“To say that we did real journalism and the rest is rubbish is a cathete vision”



The historic journalist from Cadena SER, Iñaki Gabilondo, opened the lecture series yesterday in A Coruña The false truth, is there an antidote? organized by the Paideia Foundation.

He retired from the radio, officially, a month ago. Today he is here speaking of the truth. Does one feel more free to speak when taking distance from the environment?

I am not noticing anything other than what I have always felt. I have been required for many years to give an opinion on issues of the profession, and I do not have any special feeling of definitive closure of anything, I am going to continue living as I have lived, moving around. I don’t see myself spending the rest of my life sitting watching it rain, but it does give me a bit of a pinch to stop being on the radio. The first thing I did in my life was to direct a radio, the second to direct another radio and the third to direct another radio. I started on this in 1969. It gives me a bit of a pinch, yes.

Visit A ​​Coruña to talk about fake news, post-truth, manipulation. In that year 1969 when you started, was it easier to find that hidden truth in the noise?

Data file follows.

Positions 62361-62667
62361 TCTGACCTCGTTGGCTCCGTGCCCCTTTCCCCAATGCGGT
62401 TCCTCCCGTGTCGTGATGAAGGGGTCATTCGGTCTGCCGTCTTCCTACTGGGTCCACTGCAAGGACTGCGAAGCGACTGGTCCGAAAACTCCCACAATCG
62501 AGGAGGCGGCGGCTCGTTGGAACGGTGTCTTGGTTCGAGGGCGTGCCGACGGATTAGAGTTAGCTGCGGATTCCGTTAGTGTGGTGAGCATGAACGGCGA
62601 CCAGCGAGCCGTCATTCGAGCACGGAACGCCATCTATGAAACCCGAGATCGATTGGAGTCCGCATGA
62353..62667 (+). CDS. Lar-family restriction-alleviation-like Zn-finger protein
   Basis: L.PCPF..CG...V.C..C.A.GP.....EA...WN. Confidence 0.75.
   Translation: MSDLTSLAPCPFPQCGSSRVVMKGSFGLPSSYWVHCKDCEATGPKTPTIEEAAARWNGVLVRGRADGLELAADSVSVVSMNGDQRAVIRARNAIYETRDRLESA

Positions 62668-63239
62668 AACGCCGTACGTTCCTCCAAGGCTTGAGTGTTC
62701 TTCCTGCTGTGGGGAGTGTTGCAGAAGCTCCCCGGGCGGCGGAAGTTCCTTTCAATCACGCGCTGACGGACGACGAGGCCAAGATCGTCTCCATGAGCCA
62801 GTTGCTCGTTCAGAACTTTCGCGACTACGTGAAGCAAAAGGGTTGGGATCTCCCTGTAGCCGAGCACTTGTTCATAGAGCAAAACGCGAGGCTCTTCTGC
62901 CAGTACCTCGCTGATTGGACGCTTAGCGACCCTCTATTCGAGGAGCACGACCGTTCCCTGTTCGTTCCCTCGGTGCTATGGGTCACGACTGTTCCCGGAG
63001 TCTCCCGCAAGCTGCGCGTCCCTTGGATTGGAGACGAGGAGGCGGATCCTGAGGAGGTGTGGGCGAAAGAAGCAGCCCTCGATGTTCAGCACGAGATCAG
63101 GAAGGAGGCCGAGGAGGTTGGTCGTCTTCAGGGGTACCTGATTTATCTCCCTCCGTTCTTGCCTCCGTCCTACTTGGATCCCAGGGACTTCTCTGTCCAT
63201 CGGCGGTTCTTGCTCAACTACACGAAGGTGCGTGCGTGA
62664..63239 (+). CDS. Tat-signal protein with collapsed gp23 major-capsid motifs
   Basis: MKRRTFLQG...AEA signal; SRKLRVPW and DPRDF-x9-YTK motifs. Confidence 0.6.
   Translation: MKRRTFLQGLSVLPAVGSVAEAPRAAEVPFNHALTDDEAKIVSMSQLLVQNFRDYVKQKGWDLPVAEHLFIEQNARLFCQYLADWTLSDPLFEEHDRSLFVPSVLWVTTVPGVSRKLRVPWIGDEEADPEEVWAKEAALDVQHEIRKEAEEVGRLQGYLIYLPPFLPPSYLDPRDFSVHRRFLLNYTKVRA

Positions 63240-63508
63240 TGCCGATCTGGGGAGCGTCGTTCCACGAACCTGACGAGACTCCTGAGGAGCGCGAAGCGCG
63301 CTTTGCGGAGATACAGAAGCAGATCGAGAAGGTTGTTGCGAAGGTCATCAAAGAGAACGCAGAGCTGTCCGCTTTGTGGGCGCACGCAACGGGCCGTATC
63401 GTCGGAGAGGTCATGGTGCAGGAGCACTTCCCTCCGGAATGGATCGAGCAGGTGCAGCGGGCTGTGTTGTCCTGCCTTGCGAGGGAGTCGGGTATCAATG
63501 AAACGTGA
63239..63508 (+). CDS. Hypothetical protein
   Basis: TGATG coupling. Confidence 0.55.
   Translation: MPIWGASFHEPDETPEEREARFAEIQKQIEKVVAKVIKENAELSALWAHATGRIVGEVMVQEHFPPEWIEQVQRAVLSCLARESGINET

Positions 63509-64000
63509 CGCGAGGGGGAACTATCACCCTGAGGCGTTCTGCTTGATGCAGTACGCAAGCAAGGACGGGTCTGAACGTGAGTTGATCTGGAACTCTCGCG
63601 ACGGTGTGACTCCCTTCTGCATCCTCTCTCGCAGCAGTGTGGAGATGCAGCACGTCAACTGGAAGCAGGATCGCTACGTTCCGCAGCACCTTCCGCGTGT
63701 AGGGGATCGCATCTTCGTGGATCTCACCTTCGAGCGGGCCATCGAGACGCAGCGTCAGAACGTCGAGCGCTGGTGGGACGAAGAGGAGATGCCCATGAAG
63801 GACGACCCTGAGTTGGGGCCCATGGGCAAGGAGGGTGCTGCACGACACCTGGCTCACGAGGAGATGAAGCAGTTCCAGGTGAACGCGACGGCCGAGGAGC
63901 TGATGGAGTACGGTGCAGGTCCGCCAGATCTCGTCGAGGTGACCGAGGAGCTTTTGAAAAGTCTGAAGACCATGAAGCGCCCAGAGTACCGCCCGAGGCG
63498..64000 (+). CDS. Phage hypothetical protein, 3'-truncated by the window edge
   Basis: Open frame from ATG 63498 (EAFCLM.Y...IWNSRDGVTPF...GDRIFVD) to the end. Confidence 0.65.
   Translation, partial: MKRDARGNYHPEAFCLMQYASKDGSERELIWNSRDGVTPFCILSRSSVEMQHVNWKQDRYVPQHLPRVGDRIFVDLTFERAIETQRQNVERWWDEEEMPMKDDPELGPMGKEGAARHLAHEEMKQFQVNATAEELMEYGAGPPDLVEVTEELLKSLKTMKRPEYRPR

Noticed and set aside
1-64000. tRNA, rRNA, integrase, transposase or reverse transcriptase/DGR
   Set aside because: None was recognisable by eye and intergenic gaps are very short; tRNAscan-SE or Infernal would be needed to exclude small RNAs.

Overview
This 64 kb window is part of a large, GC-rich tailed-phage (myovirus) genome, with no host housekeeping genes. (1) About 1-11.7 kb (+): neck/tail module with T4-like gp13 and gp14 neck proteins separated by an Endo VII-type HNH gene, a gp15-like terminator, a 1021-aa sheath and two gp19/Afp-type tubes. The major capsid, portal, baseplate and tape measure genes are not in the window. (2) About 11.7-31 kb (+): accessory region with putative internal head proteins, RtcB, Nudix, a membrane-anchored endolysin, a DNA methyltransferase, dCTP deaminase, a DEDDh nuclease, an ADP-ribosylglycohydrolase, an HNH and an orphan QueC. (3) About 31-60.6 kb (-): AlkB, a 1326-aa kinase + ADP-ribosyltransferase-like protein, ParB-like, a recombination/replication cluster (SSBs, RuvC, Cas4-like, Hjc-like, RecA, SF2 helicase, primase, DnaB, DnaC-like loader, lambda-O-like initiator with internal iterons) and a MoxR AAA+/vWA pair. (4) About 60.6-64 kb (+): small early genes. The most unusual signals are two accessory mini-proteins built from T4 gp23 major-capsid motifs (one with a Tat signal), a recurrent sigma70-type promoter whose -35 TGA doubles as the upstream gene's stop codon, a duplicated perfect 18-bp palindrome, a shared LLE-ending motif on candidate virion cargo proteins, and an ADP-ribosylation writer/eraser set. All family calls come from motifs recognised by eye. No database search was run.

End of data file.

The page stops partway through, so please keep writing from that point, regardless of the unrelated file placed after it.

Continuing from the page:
It has never been more difficult than now. Especially since lies have always existed, like tall tales and probe balloons, but now they have received a scale that they had never achieved, not so fast. In one click everything changes. What makes everything more difficult is globalization, which spreads the bad, the good and the regular all over the planet. Before we lived in a more stable world, which was perhaps much worse, but more stable, more full of certainties. Instability has become institutionalized.

With the perspective of time, does it seem to you that those certainties from before weren’t so?

No, but they existed. When you were a young boy, during the dictatorship, you had certain certainties. Until the Berlin Wall fell, the world was divided between capitalists and communists, and there was a certain clarity of things. Now it is a game, we live in a more crossed society, more full of everything. Through the Internet there has been a total explosion, of everything that the world is capable of, of everything that it has stored in the past. All together in front of your eyes. The elements that constituted the foundations of your life, little by little, are now more complex and diffuse.